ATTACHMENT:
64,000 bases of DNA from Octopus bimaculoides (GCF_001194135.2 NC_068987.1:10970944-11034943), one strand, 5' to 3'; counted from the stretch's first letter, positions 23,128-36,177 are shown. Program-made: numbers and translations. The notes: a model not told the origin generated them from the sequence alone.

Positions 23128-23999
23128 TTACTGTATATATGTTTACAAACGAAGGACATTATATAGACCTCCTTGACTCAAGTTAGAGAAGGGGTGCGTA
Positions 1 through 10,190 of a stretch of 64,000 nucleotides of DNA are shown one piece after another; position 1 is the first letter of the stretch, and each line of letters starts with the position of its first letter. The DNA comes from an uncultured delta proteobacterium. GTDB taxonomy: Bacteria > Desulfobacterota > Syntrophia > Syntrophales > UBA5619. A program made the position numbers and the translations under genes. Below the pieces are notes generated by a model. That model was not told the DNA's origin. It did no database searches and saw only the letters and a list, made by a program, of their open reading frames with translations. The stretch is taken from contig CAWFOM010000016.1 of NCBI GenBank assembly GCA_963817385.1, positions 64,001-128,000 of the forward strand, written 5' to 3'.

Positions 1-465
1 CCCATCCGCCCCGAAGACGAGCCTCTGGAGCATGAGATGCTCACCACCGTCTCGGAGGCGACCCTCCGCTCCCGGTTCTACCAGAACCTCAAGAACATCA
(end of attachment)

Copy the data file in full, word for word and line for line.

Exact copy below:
64,000 bases of DNA from Octopus bimaculoides (GCF_001194135.2 NC_068987.1:10970944-11034943), one strand, 5' to 3'; counted from the stretch's first letter, positions 23,128-36,177 are shown. Program-made: numbers and translations. The notes: a model not told the origin generated them from the sequence alone.

Positions 23128-23999
23128 TTACTGTATATATGTTTACAAACGAAGGACATTATATAGACCTCCTTGACTCAAGTTAGAGAAGGGGTGCGTA
Positions 1 through 10,190 of a stretch of 64,000 nucleotides of DNA are shown one piece after another; position 1 is the first letter of the stretch, and each line of letters starts with the position of its first letter. The DNA comes from an uncultured delta proteobacterium. GTDB taxonomy: Bacteria > Desulfobacterota > Syntrophia > Syntrophales > UBA5619. A program made the position numbers and the translations under genes. Below the pieces are notes generated by a model. That model was not told the DNA's origin. It did no database searches and saw only the letters and a list, made by a program, of their open reading frames with translations. The stretch is taken from contig CAWFOM010000016.1 of NCBI GenBank assembly GCA_963817385.1, positions 64,001-128,000 of the forward strand, written 5' to 3'.

Positions 1-465
1 CCCATCCGCCCCGAAGACGAGCCTCTGGAGCATGAGATGCTCACCACCGTCTCGGAGGCGACCCTCCGCTCCCGGTTCTACCAGAACCTCAAGAACATCA